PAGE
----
A new Bloomberg report details how billionaire philanthropist Bill Gates was influential in lobbying Senator Joe Manchin (D., W. Va.) to support Democrats’ massive spending bill.
Gates told the outlet he had quietly lobbied Manchin and other senators for the past three years, even before President Biden took office, to try to further funding for clean energy.
“My dialogue with Joe has been going on for quite a while,” Gates said, adding that he hosted a dinner in Washington, D.C., in 2019 that was attended by “almost everyone on the energy committee.” The topic of discussion at the dinner was the “role of innovation in climate,” Gates said.
Last year, after Manchin repeatedly cut off negotiations for Democrats’ spending bills — first about Build Back Better and later about a pared-down climate bill — Gates said he and Manchin “were able to talk even at a time when he felt people weren’t listening.”
After Manchin announced on December 19, 2021, that he would not support Build Back Better, Gates said he had lunch with the West Virginia senator and his wife, Gayle Connely Manchin, in Washington, D.C. Gates told Bloomberg they discussed the needs of West Virginia over lunch, at which time the billionaire suggested that if coal power plants and mining jobs are eliminated, those workers may be able to build new small nuclear-power plants, including via a company he founded called TerraPower.
Then, in the month leading up to the final passage of the Democrat-only spending bill — which President Biden signed into law on Tuesday — a massive effort to court Manchin was underway, the report says.
During that time, Gates was in contact with Senate majority leader Chuck Schumer (D., N.Y.), he told Bloomberg. He recalled giving Schumer a pep talk after the lawmaker told him on a call that he’d “shown infinite patience.”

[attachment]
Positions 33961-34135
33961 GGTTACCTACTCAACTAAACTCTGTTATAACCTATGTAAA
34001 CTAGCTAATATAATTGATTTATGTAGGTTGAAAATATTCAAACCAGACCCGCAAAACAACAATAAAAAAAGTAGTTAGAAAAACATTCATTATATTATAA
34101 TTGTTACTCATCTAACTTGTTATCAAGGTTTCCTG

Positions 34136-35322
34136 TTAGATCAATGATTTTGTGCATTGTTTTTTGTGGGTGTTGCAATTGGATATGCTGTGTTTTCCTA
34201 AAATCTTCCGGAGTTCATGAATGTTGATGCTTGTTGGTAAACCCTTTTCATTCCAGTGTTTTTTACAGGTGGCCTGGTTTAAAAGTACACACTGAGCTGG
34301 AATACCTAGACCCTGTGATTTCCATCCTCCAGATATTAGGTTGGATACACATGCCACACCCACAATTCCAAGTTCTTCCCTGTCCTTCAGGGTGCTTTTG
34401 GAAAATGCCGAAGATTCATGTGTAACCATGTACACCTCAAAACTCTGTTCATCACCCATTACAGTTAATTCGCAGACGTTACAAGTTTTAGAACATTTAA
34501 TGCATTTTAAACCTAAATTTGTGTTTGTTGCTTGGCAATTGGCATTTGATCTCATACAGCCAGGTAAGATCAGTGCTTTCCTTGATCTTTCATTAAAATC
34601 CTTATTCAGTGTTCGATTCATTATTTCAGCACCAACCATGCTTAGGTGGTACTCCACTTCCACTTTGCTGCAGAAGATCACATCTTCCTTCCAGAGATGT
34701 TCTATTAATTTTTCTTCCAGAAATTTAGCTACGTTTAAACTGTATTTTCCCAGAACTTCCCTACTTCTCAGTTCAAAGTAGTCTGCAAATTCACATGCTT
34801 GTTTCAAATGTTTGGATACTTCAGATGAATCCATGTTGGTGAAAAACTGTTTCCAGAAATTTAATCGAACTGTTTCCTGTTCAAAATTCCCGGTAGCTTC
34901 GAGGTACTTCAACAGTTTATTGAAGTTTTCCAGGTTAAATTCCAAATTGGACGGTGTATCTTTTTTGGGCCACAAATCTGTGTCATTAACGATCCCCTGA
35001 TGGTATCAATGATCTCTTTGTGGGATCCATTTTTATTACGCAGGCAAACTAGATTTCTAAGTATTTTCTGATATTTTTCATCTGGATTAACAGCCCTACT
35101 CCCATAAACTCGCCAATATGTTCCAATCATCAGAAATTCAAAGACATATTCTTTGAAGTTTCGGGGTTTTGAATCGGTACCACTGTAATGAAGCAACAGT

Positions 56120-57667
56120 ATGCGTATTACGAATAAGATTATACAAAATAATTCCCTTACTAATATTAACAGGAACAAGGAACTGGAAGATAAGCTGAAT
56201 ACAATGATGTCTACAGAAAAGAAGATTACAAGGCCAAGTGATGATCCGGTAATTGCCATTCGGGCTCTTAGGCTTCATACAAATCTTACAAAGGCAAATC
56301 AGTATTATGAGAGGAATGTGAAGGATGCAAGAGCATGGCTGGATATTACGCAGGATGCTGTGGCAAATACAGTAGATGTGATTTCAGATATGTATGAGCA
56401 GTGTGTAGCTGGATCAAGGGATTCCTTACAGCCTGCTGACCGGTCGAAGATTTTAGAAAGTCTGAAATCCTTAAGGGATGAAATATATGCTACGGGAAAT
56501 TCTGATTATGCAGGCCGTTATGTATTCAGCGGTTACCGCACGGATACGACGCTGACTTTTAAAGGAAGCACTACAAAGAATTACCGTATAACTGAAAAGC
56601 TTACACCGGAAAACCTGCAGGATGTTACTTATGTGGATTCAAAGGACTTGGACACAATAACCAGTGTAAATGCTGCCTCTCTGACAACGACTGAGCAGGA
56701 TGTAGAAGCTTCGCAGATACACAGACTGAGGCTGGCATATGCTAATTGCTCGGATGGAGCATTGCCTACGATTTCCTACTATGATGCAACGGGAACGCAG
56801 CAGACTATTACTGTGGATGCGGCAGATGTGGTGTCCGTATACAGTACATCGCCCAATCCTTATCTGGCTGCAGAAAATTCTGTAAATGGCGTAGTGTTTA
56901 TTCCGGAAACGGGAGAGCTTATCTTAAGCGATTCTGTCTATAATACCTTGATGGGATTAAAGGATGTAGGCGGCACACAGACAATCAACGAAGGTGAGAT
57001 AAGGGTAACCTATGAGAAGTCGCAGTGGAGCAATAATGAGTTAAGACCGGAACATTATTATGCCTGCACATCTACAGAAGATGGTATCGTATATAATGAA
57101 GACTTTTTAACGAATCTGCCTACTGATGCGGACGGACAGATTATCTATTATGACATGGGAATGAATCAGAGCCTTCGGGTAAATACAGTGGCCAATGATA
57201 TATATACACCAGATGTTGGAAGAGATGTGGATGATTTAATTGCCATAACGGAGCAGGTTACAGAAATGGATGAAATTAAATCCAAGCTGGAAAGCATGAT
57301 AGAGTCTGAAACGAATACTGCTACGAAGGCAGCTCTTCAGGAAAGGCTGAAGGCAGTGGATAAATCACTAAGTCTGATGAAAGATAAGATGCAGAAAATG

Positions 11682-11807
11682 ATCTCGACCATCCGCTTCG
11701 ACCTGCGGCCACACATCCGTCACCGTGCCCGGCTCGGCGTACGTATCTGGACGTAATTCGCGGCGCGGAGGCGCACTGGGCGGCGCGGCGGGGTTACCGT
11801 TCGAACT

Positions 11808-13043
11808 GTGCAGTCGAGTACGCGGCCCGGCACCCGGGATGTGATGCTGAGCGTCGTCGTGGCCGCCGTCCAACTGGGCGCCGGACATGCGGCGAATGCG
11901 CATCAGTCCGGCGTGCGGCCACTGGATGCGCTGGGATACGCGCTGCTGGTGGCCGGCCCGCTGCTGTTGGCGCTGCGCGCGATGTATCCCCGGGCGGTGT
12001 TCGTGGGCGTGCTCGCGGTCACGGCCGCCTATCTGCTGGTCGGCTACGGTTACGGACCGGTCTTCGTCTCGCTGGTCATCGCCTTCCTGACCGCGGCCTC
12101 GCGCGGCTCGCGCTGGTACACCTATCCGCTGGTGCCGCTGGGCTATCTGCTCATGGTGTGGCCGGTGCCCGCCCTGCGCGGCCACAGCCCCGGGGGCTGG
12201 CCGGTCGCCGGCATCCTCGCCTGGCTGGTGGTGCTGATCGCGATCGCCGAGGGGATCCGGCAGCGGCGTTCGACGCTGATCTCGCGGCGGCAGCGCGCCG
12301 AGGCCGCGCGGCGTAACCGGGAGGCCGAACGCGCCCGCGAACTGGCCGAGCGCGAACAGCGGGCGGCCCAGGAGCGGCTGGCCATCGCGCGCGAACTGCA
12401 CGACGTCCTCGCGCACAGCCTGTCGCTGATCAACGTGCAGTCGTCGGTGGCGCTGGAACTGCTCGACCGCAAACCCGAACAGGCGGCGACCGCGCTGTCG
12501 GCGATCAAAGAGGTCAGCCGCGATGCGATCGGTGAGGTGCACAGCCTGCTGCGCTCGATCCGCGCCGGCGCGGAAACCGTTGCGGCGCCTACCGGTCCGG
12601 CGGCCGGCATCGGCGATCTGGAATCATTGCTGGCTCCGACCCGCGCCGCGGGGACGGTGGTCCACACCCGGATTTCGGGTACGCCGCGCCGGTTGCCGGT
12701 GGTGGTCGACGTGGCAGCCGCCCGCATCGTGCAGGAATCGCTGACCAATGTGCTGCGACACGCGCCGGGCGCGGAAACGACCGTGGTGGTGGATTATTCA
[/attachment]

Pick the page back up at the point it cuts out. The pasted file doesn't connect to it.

“You’re right,” Gates said he told Schumer. “And all you need to do is show infinite plus one patience.”
In the meantime, Collin O’Mara, the chief executive officer of the National Wildlife Federation, gathered economists to help address Manchin’s concerns. O’Mara said economists were able to “send this signal that [the bill’s] going to help with the deficit.”
“It’s going to be slightly deflationary and it’s going to spur growth and investment in all these areas,” O’Mara added.
Gates also met with Manchin on July 7 at the Sun Valley media conference in Idaho.
“We had a talk about what was missing, what needed to be done,” Gates said. “And then after that it was a lot of phone calls.”
“You know, people say Joe likes coal or something like that,” he said. “That’s really not fair. Joe wanted a climate bill.”
Gates said he does not want to “take credit for what went on.”
The BlueGreen Alliance coalition of environmental and labor groups spent 18 months lobbying Manchin as well. A group of senators, including Ron Wyden, Chris Coons, and John Hickenlooper, “worked together to reassure Manchin,” according to the report. Meanwhile, the West Virginia AFL-CIO and United Mine Workers of America “drove home the chance to fund black lung health benefits for miners who are legion in Manchin’s home state,” according to the report. The labor groups also underscored provisions that boost tax credits for projects using American-made materials, pay prevailing wages, or are located in the shadow of former coal plants and mines.
The House passed the so-called “Inflation Reduction Act” in a 220–207 vote on Friday. It passed the Senate one week earlier in a party-line vote using budget reconciliation, which allows a measure to pass with a simple majority rather than needing to meet a 60-vote threshold.
The bill, which received support from every Democrat in the House and Senate but no Republicans, will allocate $369 billion for energy and climate initiatives, while another $64 billion will be used to extend expiring federal subsidies for people buying health insurance for another three years. It will impose new taxes to pay for it.
Despite its name, the bill’s impact on inflation is “expected to be statistically indistinguishable from zero,” according to an independent analysis performed by the University of Pennsylvania’s Wharton School of Business.
Nonetheless, Gates called the bill’s passage “one of the happier moments” of his climate work.